I believe the line is drawn at a point where there is clear intention to use an existing successful sci-fi environment to your advantage. Examples:
Case 1: Your novel has the title of 'My Star Treck' and the front picture is one of the enterprise starships travelling somewhere in space. Your story has nothing to do with the Star Treck universe though.
Case 2: Your novel has nothing to do as title or front picture with Star Treck but your story is clearly connected to the Star Treck fantasy world, prequel of something, sequel of something, parallel on something, where something a Star Treck actual large set of events e.g. a movie plot. Your story resides within Star Treck fantasy world, in other worlds.
I believe that in both the above scenarios you will have copyright problems. Those scenarios are extreme of course, but i think that are beyond doubt that if true, copyrights are involved.
Please keep in mind that i am unaware what happen about comedies; those may have a different set of rules that apply.
About words now, i believe that again they fall to the above statement. Clear intention to take advantage of an existing successful sci-fi world set the line.
Case 1: You copy the entire propulsion system of the Star Treck world. It just look 'scientific enough' for your story, it is the level you want to set to your fiction at.
Case 2: You name your main starship 'Enterprise' and make extensive use of the phrase 'beam me up Scottie!'.
I believe that case 1 is totally harmless while case 2 may raise copyright issues under certain circumstances. Why? This will be triggered after your novel succeeds. Nobody cares for some thousand copies. But if you sell millions that means that your story matters for people.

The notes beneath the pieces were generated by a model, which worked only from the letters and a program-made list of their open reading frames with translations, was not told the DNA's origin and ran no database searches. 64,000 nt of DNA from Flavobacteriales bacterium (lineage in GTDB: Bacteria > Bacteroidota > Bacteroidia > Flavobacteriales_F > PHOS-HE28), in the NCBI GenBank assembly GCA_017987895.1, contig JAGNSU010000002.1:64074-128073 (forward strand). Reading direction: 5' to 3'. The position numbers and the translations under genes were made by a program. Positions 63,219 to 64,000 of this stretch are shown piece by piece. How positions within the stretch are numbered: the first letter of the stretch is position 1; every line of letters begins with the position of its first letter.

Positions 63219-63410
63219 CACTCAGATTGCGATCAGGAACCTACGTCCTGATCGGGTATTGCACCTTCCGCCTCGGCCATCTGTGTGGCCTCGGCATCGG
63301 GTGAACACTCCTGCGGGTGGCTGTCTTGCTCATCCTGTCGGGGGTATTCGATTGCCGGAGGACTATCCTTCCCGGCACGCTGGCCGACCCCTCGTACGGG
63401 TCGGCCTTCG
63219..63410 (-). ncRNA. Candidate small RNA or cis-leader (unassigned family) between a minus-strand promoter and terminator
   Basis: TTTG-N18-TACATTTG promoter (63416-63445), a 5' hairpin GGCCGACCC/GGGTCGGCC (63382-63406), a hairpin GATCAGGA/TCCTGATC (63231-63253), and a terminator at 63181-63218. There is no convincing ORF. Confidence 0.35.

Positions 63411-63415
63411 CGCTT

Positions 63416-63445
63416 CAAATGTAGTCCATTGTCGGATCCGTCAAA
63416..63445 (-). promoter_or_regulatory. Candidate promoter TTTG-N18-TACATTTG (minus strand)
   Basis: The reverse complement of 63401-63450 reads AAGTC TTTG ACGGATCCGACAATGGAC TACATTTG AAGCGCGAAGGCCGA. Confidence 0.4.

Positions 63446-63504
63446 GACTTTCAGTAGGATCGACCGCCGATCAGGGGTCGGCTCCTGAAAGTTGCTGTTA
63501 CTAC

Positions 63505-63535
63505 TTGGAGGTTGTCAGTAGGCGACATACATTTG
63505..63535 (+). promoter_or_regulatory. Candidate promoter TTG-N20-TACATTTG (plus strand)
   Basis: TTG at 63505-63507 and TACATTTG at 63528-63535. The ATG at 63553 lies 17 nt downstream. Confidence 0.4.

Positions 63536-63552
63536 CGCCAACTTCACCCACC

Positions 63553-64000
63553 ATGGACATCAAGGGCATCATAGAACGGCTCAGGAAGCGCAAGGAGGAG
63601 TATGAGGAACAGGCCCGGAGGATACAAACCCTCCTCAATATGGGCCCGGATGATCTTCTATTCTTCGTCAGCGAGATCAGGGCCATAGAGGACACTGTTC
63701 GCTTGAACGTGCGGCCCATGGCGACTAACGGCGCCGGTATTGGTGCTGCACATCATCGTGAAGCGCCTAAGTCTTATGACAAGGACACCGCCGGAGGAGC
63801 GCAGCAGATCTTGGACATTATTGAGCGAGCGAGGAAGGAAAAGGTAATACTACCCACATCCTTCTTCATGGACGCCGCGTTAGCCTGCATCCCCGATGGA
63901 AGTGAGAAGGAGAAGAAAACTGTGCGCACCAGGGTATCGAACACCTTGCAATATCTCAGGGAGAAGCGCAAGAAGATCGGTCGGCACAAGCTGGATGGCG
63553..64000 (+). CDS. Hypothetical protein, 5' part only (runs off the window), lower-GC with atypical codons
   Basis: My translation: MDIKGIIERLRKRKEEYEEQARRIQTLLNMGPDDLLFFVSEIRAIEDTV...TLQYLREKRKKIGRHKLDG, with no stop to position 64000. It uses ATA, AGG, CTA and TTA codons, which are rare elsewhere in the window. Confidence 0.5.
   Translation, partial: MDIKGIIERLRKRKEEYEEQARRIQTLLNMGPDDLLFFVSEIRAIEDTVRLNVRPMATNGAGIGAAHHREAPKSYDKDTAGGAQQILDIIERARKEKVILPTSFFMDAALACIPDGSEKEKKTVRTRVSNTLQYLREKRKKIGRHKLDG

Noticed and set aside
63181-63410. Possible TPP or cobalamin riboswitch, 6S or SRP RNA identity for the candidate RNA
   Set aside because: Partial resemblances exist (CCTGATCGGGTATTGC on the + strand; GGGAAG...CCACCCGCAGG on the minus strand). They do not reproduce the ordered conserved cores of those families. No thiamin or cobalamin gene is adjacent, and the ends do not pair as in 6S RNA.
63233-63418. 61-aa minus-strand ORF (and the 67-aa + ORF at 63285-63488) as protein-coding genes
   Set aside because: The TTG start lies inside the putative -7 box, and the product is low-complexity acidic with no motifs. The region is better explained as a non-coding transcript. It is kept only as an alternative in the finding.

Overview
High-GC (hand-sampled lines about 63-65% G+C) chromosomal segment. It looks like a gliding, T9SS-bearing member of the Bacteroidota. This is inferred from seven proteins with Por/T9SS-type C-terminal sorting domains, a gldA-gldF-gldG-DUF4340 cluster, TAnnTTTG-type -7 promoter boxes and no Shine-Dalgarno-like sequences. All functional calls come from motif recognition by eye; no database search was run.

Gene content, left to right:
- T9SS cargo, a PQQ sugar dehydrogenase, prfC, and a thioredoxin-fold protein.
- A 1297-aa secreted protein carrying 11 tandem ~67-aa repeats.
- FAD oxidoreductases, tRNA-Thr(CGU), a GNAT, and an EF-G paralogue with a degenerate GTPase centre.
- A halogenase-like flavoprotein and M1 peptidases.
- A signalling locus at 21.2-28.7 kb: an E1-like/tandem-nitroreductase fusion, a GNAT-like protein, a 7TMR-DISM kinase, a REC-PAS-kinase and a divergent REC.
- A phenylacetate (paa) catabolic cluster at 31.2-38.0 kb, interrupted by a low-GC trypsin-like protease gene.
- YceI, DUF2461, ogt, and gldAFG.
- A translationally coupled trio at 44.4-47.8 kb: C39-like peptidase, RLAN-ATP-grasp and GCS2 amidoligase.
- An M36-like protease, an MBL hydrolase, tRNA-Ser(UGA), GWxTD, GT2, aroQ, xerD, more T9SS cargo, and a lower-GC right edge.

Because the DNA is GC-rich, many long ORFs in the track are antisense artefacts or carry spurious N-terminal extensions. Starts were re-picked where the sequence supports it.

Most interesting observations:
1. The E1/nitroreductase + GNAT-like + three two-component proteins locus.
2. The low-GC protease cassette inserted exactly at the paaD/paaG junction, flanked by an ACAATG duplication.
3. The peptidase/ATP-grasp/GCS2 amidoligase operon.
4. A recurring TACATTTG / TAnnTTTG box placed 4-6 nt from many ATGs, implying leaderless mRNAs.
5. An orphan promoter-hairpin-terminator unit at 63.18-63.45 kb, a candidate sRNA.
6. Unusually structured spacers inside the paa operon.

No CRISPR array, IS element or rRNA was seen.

It is definitely not the propulsion system that talk to the heart of your readers and make your novel a best seller. If your success grows however and start negotiating all kind of rights, starting from movies and series to toys and stuff, then there would be certainly objection because the use of the starship name and a famous phrase alters the feelings of your readers even a little.
But at this point it is your novel that counts and the story you have to tell. Choose a meaningful for your story starship name and made up your phrases (readers will choose their favorite) will actually give more value to your story than simply get 'Enterprise' and 'beam me up Scottie'.
Finally, succeed with your story while using a copied propulsion system from an existing setting cannot trigger any copyright claims. Even if it does, the accuser has to prove your clear intention to take advantage of an existing successful franchise. So he has to explain why you did not 'borrow' something with greater trademark magnitude value, unless the propulsion system alone is as such: The unique element that the franchise you 'stole' from become so successful because of the ... propulsion system!